But the most famous artifact that arrived in the van was the pygmy chair, a battered, stout, unusually low wooden folding chair that was held together with brackets, glue, and piano wire. The chair had once had a padded seat, but that was now long gone. The only way a person could keep from falling through it while seated was to perch on a lone wooden support that ran from front to back.

These were the collected belongings of Glenn Gould, the brilliant and eccentric Canadian pianist, one of the country’s leading cultural treasures, who had died in 1982 at the age of fifty. His abbreviated life had been punctuated by idiosyncrasies unusual even for a classical musician. After a brief but meteoric concert career, in 1964, at the age of thirty-one, he had renounced public life, confined himself to his native Toronto, and dedicated himself to the recording studio. His particular achievements in playing the works of J. S. Bach as well as certain lesser-known composers of twentieth-century music, along with his odd personality, had captured worldwide attention— and passionate fans.

Gould’s playing evoked a visceral response from people who had never thought to stop and really listen to classical music. There was something about the silence between and behind each note, the richness of the different voices, that captured the imagination and caused listeners to feel that their lives had been deepened and enhanced. Thousands of people over the years had heard Gould’s best-selling 1955 recording of Bach’s Goldberg Variations—the little air and its thirty virtuosic variations—and became lifelong fans.

For some, including people who knew the music well, Gould’s playing enabled them to hear new things. Others, including those who had no special affinity for classical music, reported feeling an intuitive connection to the music when they first heard Gould playing. Bruno Monsaingeon, a French filmmaker and violinist, was in a record store in Moscow in the late 1960s when he chanced upon a couple of recordings by Gould, whose playing was unfamiliar to him. When the filmmaker listened to the records, he likened the experience to a religious epiphany, as if a voice were saying, Follow me. Monsaingeon would devote the next two decades of his life to making films about Gould. A heart surgeon in London encouraged every patient to listen to Gould’s recordings of Bach before he operated. A UPS driver in Roanoke, Virginia, told a Gould scholar about the moment when a few phrases of the Goldberg Variations came over the truck’s radio station and she instinctively began to reach for the dial to change to a different station. But she was turning a corner and needed both hands on the wheel, so the music continued. And continued—transforming her into a lifelong devotee of Gould’s work.

Gould’s sudden death from a stroke was one that no one, least of all Gould, had had time to prepare for. Once the decision was made by his lawyer to send all of his possessions to the National Library of Canada in Ottawa, the task of sorting through everything fell to a library-staff member and an outside music expert who was hired to help. Having disposed of the impersonal objects—telephone books, take-out pizza menus— they worked their way through the mountain of personal miscellany and began to feel that throwing anything away would be sacrilegious, in part because the great Gould himself had been unable to part with it. So they sent every last scrap of yellow-lined paper, every Christmas card and bottle of aspirin, to Ottawa, to the National Library, the country’s repository of national treasures.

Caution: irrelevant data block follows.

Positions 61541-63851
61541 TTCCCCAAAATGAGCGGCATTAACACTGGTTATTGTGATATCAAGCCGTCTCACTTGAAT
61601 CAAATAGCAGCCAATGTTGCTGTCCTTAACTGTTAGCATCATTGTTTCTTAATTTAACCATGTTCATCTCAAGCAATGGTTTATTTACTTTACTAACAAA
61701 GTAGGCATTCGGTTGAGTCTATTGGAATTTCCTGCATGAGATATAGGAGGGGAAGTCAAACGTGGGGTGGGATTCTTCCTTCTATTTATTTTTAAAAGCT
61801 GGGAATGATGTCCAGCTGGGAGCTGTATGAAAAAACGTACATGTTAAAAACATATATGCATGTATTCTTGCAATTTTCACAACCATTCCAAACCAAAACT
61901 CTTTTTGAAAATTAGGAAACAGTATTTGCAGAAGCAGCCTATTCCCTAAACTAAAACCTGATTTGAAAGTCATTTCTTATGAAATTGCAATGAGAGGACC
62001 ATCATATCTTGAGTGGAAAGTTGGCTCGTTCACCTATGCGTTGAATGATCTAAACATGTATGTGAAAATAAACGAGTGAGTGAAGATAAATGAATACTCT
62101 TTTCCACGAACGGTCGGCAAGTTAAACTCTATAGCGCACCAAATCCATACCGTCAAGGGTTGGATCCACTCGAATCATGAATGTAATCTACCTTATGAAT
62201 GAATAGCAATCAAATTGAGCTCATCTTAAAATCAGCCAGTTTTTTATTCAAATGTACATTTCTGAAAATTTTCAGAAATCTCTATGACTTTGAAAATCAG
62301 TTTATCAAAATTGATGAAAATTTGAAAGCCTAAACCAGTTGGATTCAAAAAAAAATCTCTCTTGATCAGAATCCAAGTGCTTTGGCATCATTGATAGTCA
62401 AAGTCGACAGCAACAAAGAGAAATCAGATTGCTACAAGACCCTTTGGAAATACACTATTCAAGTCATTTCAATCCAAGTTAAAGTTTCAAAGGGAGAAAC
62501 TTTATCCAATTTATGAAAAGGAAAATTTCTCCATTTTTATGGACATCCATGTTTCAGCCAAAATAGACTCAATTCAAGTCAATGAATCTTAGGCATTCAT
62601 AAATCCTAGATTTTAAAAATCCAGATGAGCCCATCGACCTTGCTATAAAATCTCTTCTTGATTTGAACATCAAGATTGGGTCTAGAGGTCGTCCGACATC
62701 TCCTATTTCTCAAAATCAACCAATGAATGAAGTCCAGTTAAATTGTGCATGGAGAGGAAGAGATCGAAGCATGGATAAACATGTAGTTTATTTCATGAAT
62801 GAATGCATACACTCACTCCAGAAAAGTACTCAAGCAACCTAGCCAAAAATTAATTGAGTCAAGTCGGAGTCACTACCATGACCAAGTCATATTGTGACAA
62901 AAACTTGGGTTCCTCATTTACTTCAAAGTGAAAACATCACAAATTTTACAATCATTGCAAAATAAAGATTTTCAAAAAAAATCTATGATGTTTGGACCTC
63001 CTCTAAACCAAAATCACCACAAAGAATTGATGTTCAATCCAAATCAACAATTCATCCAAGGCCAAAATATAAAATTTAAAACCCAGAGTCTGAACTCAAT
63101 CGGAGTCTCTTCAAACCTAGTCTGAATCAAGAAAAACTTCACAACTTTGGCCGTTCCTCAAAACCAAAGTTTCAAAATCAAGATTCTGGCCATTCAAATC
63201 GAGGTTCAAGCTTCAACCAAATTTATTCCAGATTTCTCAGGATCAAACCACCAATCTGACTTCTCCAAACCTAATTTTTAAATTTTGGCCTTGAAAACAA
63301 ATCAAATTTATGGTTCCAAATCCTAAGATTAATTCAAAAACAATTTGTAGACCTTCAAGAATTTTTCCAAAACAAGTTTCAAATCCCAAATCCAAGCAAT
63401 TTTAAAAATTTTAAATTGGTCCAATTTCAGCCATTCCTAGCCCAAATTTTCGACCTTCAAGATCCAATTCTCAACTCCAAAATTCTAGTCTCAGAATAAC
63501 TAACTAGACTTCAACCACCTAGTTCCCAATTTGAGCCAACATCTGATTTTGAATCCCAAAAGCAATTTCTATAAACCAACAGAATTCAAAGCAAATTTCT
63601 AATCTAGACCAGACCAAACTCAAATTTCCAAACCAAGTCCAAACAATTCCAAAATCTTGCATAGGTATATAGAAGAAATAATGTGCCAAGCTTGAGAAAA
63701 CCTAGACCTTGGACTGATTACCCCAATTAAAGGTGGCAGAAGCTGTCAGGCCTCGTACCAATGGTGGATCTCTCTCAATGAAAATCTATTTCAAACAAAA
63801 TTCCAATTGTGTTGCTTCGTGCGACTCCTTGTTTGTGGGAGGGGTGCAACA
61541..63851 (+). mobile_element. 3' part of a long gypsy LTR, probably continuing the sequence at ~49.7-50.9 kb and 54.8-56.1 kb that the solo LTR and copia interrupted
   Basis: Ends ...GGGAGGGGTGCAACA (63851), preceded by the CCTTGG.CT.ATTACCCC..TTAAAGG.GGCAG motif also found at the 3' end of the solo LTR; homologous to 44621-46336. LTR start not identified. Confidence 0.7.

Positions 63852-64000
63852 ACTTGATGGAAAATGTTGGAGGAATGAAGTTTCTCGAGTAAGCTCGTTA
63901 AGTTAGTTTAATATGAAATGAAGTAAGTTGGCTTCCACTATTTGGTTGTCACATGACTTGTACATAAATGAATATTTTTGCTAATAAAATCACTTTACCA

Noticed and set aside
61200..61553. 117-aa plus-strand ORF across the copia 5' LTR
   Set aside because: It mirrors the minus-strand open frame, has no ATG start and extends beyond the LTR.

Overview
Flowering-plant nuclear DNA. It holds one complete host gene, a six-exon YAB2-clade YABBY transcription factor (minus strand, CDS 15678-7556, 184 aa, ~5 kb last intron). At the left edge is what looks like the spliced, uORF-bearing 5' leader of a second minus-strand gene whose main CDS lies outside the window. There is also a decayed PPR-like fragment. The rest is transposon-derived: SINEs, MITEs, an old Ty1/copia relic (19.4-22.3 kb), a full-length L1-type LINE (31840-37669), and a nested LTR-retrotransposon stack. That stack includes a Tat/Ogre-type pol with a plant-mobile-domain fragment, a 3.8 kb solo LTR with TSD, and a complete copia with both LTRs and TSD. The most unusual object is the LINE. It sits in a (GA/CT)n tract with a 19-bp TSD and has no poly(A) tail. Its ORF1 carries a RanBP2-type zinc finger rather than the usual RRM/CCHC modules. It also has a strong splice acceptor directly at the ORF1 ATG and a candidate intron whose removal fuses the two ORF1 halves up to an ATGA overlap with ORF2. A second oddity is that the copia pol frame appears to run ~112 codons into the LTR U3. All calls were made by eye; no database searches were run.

Curators and musicologists would spend the next several years sorting through the papers and the music, eventually transferring much of it to microfilm to save the originals from being handled by biographers and curiosity seekers. Some of the artifacts, such as clothing, wallets, figurines, and keys, were eventually sent to the Canadian Museum of Civilization, just across the Ottawa River in Gatineau, Quebec. After a few years the curators placed the pygmy chair, the only form of seating that Gould would use while playing the piano, in a glass display case, where it assumed a ghostly presence next to the elevators on the archive’s fourth floor.

And then there was the piano, which the National Library had decided to purchase from Gould’s estate. An eight-footeleven-and-one-quarter-inch Steinway concert grand, it was known as CD 318 (C to signify its special status as having been put aside for the use of Steinway concert artists, and D denoting it as the largest of Steinway’s pianos). Like every Steinway piano, it bore its own serial number: 317194. Helmut Kallmann, the head of the library’s music division, oversaw the delivery of CD 318 and later described how all 1,325 pounds of it were unloaded by three expert burly movers and unceremoniously deposited in the ground-floor lobby of the library. They untied the straps, removed the pads, attached the legs, requested a signature, and left.